Prosperity = Abundant Work + Low Cost of Living
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Daniel Weir www.flickr.com/photos/15134271@N03/
An economy that only serves the prosperity of the protected top 5% is an economy doomed to rising inequality, stagnation and widespread social discontent.
If we seek a coherent context for the new year, we would do well to start with the foundations of widespread prosperity. While the economy is a vast, complex machine, the sources of widespread prosperity are not that complicated: abundant work and a low cost of living.
When work is abundant, there are opportunities for many skill levels, and employers must bid for the most productive, reliable workers. This supports wages and widespread employment.
When the cost of living is low, even low-wage households can not only get by but put a little aside if they are prudent and thrifty.
This may seem obvious, but the conditions required for work to be abundant and the cost of living to be low are not so obvious. For work to be abundant:
All these factors require an environment of low-cost compliance with regulations, low tax rates, low costs of transactions, reasonable transport costs, reasonable cost of money (but not near-zero), reasonable availability of capital for small enterprises, local and national governments that actively seek to smooth the path of new enterprises and existing enterprises seeking to expand, and a transparent marketplace that isn't dominated by politically dominant cartels and subservient-to-cartels government agencies.
This matters because the number one cause of the high cost of living is artificial scarcity created and maintained by monopolies, cartels, and the government that serves their interests. Artificial scarcity imposed by cartels and a servile state is the primary cause of soaring costs in a variety of sectors.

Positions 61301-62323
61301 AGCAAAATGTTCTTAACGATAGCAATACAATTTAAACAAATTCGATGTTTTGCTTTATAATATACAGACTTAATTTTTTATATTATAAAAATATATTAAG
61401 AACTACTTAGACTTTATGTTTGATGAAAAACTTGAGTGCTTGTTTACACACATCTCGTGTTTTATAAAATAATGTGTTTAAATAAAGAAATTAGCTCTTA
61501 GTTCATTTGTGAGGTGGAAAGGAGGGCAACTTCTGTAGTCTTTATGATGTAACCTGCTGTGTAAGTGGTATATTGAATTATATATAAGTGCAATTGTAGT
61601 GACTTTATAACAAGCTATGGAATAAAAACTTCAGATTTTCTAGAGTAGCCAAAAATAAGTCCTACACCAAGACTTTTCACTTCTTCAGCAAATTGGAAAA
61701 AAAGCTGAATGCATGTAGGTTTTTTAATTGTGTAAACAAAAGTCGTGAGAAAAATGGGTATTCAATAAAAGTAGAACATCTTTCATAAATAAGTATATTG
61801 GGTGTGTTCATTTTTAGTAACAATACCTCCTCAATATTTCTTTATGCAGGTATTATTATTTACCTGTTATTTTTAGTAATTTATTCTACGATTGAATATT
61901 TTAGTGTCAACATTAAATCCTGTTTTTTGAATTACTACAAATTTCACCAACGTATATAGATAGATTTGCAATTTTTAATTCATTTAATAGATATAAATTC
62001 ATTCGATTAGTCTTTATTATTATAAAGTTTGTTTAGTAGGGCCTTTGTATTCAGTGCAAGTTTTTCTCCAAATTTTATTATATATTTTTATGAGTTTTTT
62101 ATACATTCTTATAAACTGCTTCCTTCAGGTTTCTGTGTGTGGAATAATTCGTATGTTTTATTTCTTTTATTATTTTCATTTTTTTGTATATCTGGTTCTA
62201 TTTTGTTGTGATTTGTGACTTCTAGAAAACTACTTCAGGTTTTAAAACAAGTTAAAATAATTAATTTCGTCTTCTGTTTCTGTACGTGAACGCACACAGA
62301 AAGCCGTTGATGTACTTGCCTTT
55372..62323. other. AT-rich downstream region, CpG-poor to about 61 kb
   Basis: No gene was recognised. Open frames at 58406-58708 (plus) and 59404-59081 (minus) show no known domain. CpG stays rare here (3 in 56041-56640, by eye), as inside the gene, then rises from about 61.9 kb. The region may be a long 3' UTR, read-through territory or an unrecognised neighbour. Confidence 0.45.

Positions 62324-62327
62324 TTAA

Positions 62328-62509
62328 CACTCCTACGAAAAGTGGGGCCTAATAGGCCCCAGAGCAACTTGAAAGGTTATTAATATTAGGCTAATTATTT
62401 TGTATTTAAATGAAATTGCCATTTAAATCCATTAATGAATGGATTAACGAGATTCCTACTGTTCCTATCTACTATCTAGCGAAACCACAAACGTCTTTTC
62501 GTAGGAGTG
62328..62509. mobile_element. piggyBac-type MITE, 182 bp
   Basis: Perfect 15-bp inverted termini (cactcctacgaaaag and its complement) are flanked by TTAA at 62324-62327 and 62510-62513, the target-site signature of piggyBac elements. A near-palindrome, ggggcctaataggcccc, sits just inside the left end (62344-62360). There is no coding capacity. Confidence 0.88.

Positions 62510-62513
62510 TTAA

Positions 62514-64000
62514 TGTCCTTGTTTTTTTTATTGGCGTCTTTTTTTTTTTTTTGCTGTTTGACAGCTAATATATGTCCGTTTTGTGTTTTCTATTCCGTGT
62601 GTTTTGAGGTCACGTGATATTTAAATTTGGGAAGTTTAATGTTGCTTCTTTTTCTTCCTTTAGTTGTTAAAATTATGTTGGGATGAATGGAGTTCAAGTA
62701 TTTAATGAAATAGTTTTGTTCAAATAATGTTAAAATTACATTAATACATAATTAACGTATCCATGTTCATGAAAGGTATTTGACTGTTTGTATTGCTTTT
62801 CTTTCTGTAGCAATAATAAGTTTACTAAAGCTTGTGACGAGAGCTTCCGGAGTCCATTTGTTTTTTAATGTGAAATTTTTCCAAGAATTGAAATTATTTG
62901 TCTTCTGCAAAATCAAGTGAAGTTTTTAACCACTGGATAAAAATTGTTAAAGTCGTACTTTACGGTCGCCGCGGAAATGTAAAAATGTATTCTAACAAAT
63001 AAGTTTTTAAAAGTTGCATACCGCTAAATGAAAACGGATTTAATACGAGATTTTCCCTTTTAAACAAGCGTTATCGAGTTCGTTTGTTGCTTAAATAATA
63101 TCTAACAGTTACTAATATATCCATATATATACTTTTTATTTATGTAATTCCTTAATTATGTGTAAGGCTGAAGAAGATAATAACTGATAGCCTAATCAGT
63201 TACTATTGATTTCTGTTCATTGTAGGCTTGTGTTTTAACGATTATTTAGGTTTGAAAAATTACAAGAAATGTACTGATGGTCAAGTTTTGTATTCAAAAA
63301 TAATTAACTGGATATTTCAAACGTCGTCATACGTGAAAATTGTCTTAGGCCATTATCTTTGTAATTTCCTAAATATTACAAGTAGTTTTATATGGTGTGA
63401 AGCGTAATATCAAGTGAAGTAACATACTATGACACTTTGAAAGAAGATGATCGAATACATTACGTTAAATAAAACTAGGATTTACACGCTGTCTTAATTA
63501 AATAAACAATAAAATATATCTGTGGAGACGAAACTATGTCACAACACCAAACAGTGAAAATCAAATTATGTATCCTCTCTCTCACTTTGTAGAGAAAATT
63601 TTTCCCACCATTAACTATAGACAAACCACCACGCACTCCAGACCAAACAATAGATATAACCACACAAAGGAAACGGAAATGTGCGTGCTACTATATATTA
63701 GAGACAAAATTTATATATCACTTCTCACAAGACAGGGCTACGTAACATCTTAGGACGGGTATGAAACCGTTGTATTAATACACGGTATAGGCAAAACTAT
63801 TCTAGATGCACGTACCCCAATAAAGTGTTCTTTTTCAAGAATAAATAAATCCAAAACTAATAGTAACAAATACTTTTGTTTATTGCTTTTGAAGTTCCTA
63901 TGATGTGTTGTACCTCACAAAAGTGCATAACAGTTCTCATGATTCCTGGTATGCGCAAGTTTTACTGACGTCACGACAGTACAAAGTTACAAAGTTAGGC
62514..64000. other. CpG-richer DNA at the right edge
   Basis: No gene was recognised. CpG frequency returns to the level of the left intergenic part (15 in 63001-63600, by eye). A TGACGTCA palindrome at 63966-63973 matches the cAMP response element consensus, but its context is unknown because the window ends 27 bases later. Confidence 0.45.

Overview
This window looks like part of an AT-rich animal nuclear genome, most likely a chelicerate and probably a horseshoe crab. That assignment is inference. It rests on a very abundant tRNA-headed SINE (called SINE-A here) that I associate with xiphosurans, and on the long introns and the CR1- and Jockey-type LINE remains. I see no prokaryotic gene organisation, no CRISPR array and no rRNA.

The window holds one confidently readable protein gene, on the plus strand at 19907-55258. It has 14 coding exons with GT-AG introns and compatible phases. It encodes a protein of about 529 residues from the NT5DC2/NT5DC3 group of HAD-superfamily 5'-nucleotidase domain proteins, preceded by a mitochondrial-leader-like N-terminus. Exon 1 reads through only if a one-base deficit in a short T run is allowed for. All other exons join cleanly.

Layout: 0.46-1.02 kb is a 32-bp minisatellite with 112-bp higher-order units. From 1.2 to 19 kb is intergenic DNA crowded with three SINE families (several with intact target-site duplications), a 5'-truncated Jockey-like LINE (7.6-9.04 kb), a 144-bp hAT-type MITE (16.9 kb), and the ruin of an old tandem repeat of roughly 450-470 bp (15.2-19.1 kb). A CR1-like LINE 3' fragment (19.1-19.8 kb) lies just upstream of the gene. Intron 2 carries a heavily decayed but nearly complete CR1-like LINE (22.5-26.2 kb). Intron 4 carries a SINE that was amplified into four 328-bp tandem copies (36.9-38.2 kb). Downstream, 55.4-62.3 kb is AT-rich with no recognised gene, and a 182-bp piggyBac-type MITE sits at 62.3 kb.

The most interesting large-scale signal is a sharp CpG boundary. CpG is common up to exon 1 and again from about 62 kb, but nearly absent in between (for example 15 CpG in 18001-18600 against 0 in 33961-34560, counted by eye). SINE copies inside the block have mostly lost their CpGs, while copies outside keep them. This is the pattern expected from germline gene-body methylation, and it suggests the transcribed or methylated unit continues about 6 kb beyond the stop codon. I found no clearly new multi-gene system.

There are many factors that generate artificial scarcity: regulatory capture/ regulatory moats designed to protect cartels and monopolies from competition, a lack of affordable capital available to small enterprises, thickets of regulations that don't really serve the public interest, educational institutions that don't teach the fundamentals of entrepreneurism and how to start and operate a small business, and so on.
Real-world limits also impose costs. Energy costs are rising for a variety of structural reasons; the easy-to-extract oil has been extracted, the full lifecycle costs of alternative energy sources remain substantial (maintenance is not free for the 20 year lifespan of the windmill/solar array, for example) and so on.
Land for new housing is scarce in many cities, and that imposes scarcity costs as various entities compete for the scarce resource (land).
If we look at eras of widespread prosperity, we find that work is abundant,private enterprises and trade are vibrant, the currency is stable, the cost of doing business is low, inflation and the cost of living are low, so even low-wage households can slowly improve their lot.
This doesn't just describe America in the 1950s and 1960s — it also describes the Tang Dynasty in 700 A.D. China and the Byzantine Empire in its heyday. These are the core dynamics of economies throughout history that generate and distribute widespread prosperity and opportunity.
Prosperity is limited to the few at the top when the cost of living soars. When wages for the bottom 95% stagnate while the cost of living (housing, healthcare, college, taxes, etc.) soars, the bottom 95% become poorer — though borrowing money masks this reality for a time.
Economies stagnate when the few at the top limit competition, not just for customers but for capital and political power. Economies designed to maintain an exploitive elite and its servile class of technocrat factotums become sclerotic and unproductive, as the unearned privileges of the few act as a crippling tax on the entire economy. (See Inequality and the Collapse of Privilege and Why Our Status Quo Failed and Is Beyond Reform for more on this.)
No wonder inequality is rising: the only possible output of an economy devoted to artificial scarcity and maintaining the privileges of the few at the expense of the many is rising inequality and stagnation.
We can do better, but only if we discern the systemic reasons why wages are stagnating, small business is in decline and the rich get richer while everyone else gets poorer.
An economy that only serves the prosperity of the protected top 5% is an economy doomed to rising inequality, stagnation and widespread social discontent: